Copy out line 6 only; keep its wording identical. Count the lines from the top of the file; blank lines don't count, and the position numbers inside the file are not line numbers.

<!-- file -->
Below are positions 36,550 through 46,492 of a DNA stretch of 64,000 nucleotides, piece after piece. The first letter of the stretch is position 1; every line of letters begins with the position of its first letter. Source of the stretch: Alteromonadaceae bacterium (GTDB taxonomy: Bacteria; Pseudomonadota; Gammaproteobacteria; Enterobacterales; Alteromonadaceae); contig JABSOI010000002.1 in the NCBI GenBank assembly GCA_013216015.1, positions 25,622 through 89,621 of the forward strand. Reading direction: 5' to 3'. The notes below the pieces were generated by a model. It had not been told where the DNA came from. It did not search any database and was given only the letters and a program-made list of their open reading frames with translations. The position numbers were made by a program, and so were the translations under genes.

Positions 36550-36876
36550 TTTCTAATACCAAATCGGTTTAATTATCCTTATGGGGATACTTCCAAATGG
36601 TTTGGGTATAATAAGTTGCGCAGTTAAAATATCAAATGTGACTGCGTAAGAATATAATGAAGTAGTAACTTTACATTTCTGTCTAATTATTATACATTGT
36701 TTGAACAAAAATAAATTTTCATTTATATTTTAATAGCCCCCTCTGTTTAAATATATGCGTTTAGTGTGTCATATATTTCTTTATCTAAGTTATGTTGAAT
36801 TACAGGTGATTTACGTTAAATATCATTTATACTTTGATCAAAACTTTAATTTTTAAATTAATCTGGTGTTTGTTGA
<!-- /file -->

36801 TACAGGTGATTTACGTTAAATATCATTTATACTTTGATCAAAACTTTAATTTTTAAATTAATCTGGTGTTTGTTGA